A new investigation was opened in April.

Brostrom told AFP that she hoped the panel's report would lead to Mr Sidibe's ouster.

"I want to believe that UN Secretary General (Antonio Guterres) sees the danger that the UNAIDS executive director represents for the whole UN system and that he takes this opportunity to demonstrate that his notion of zero tolerance of harassment is not just an empty slogan," she said.


Multiple civil society organisations that work on HIV/AIDS have previously called on Mr Sidibe to resign, but the agency maintained Friday that he had no plans to leave.

"The Executive Director is firmly focused on the future. He (is) fully aware that there is a lot of work to do -- across all levels of the organisation --and he is determined to lead that transformation," agency spokeswoman Sophie Barton-Knott told AFP.

The decision on whether to force Mr Sidibe out likely rests with the agency's British-led oversight body, the Programme Coordinating Board, which meets next week.

But the expert panel detailed an environment that will certainly escalate pressure on him to go.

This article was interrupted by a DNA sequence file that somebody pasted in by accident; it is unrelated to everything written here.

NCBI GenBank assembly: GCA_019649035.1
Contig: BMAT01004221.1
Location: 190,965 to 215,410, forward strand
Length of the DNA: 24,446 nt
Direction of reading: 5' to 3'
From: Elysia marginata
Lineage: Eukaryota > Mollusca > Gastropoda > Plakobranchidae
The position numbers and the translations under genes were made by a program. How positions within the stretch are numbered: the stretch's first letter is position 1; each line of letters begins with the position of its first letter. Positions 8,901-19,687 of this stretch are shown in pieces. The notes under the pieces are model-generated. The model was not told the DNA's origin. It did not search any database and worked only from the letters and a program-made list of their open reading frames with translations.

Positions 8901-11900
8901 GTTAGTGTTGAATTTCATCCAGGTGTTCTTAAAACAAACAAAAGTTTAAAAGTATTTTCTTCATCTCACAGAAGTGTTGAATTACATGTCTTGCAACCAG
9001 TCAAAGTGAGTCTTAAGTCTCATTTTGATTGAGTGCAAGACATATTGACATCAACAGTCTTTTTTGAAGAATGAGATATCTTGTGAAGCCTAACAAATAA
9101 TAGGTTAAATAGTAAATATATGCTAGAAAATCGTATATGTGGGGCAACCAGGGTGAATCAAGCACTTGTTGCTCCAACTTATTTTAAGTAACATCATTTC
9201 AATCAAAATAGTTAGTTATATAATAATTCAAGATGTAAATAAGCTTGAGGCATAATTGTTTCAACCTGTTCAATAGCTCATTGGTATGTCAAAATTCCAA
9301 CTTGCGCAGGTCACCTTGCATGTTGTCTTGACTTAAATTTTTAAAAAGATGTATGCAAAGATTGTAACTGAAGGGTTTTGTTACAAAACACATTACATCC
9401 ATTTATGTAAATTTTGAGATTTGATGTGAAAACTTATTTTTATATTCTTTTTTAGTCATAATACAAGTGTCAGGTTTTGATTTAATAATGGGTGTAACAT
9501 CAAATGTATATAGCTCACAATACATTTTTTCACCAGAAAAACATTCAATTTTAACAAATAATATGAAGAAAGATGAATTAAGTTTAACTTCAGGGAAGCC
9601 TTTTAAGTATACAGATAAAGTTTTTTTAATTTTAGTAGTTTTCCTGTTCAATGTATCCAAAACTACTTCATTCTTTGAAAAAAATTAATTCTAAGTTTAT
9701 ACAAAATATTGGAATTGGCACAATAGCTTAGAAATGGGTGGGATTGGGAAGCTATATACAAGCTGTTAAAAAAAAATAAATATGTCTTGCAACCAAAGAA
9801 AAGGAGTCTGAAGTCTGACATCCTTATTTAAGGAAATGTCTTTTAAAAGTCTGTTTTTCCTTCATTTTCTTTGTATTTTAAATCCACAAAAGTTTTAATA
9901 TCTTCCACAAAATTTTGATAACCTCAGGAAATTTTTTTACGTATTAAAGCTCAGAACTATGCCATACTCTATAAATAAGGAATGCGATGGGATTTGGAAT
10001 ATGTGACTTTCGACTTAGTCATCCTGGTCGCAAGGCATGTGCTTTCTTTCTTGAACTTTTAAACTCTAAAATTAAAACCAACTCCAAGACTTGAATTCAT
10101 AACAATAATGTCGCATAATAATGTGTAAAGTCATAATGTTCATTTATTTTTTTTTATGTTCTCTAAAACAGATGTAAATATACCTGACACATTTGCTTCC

"The Executive Director ... has created a patriarchal culture tolerating harassment and abuse of authority and in his interviews with the Panel he accepted no responsibility for actions," it said.


The panel also raised doubts about Mr Sidibe's ability to lead a reform effort, describing the solutions he proposes as "superficial and insufficient."

"Our inevitable conclusion from the review is that the state in which we find the organisational culture of UNAIDS is something for which the leadership of the organisation must be responsible and held accountable."

Paula Donovan from the Code Blue pressure group, which has led the effort to expose rot at UNAIDS, called on Guterres to act immediately.

"In 30 years, I have never heard of an independent report that delivered such a scathing indictment of internal UN leadership," she said, referring to the panel report.

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